Minimum wage increase suspended

In September 2004, the Lithuanian Ministry of Social Security and Labour proposed to the social partners a 20% increase in the national minimum wage. However, it was decided to suspend debate on the issue until any potential negative consequences of such a rise have been assessed.

The Labour Code (Lietuvos Respublikos darbo kodeksas) stipulates that national minimum hourly and monthly wages are to be laid down by the government upon submission of a proposal by Lithuania's top-level tripartite body - the Tripartite Council of the Republic of Lithuania (Lietuvos Respublikos Trišalė taryba, LRTT). Moreover, the Code stipulates that, on the recommendation of the LRTT, the government can specify different minimum hourly and minimum monthly wages for different economic sectors, regions or employee groups. The minimum wages stipulated in collective agreements can be higher than those specified by the government.

At present the national minimum wage in Lithuania is LTL 500 (EUR 145) per month and LTL 2.95 (EUR 0.85) per hour. These minimum wage rates were established after Lithuania joined the EU in 1 May 2004. About 18% of all wage earners and about 10% of full-time employees are paid at or below the minimum wage.

On 21 September 2004, on the initiative of the Ministry of Social Security and Labour (Lietuvos Respublikos Socialinės apsaugos ir darbo ministerija, SADM) the issue of minimum wage increases was considered by the LRTT. The Ministry stated that national macroeconomic indicators - ie the growth in gross domestic product (GDP) and labour productivity - observed over 2000-3 were considerably higher than the increase in both average and minimum wages and have, therefore, created favourable conditions for raising minimum wages. Over 2000-3, Lithuania's GDP increased by 22.4% and labour productivity by 20.3%, while the average wage rose by 8.7% and the minimum wage by 1.6% only. In spite of the relatively fast recent growth of the minimum wage - it went up from LTL 430 per month to LTL 450 in September 2003, and then to LTL 500 in May 2004 - the ratio of the minimum to the average wage has been declining since 1998. In 1997, the minimum wage accounted for 48.1% of the average wage, while in 2003 it accounted for only 41.4%. In the second quarter of 2004, despite the increase of the minimum wage to LTL 500, it still represented only 40.9% of the average wage.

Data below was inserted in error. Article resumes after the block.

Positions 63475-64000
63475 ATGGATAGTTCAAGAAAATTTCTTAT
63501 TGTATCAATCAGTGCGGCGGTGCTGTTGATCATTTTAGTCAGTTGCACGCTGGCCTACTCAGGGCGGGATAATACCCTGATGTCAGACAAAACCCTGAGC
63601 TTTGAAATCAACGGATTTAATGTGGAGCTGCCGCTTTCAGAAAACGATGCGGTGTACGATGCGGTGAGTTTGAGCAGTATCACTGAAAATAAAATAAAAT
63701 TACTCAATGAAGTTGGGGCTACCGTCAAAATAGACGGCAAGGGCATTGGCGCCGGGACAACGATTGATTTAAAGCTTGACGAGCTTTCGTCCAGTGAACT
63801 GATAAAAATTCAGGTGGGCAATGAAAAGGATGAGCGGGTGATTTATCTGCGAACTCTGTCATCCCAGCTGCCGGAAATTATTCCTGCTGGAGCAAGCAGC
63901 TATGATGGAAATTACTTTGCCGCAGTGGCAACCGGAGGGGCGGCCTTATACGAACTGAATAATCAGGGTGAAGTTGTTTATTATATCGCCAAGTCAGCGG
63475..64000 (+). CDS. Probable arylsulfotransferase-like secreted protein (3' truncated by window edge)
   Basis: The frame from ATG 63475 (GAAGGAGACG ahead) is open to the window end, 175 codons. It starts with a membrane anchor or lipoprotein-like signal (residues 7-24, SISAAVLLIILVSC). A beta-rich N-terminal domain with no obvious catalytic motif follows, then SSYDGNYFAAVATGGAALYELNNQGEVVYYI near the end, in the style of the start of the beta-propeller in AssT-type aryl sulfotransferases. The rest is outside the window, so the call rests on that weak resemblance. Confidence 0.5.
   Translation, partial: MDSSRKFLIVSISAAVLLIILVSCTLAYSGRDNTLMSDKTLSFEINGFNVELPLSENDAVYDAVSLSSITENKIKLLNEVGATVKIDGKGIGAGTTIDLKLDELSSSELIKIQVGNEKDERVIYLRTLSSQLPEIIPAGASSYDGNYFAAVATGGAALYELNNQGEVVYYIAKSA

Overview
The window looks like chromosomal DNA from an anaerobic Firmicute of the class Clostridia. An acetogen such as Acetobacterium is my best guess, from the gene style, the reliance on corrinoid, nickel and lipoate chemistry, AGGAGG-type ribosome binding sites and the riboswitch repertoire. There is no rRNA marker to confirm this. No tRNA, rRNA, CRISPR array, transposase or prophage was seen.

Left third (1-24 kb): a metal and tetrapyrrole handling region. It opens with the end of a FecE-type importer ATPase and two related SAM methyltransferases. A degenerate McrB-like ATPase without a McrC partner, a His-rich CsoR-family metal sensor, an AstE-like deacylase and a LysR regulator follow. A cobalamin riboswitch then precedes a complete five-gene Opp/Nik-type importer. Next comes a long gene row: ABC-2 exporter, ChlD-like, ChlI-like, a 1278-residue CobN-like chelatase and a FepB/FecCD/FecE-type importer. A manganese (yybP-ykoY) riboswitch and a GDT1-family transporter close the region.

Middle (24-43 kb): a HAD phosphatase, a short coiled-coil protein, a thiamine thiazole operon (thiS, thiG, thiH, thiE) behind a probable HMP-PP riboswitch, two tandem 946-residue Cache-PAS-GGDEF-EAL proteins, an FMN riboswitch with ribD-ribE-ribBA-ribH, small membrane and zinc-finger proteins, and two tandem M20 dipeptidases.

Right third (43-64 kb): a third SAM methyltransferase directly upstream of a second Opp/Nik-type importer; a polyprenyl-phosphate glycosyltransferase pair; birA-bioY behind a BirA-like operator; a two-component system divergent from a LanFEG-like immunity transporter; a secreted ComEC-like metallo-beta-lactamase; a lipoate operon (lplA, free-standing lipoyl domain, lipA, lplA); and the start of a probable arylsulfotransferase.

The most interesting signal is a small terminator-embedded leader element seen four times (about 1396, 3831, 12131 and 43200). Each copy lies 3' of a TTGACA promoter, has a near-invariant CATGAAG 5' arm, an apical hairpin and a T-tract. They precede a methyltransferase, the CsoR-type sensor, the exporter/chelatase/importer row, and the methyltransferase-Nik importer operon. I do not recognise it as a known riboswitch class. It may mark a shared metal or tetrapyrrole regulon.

Taking into consideration macroeconomic changes, the forecast rate of inflation, the growth of the average wage in 2005 and increasing labour emigration from Lithuania, the Ministry of Social Security and Labour proposed to the social partners that the monthly and hourly rates of the minimum wage be increased to LTL 600 (EUR 174) and LTL 3.54 (EUR 1.00) respectively, from 1 January 2005.

However, the opinions of the social partners and the government on this issue diverged. All trade union organisations, the Ministry of Social Security and Labour and representatives of the Ministry of the Economy (Lietuvos Respublikos Ūkio ministerija) were in favour of the proposed increase in the minimum wage from 1 January 2005, while employers' organisations and representatives of the Ministry of the Finance (Lietuvos Respublikos Finansų ministerija) were opposed. While all parties agree, in essence, that the minimum wage should be increased, business representatives are afraid of a disastrous impact on some small and medium-sized enterprises (SMEs), and want an assessment of the potential negative effect on the economy and especially on SMEs before a final decision on the minimum wage increase is made. The LRTT thus agreed to reconsider the issue when the potential negative consequences of a rise in the minimum wage have been assessed.

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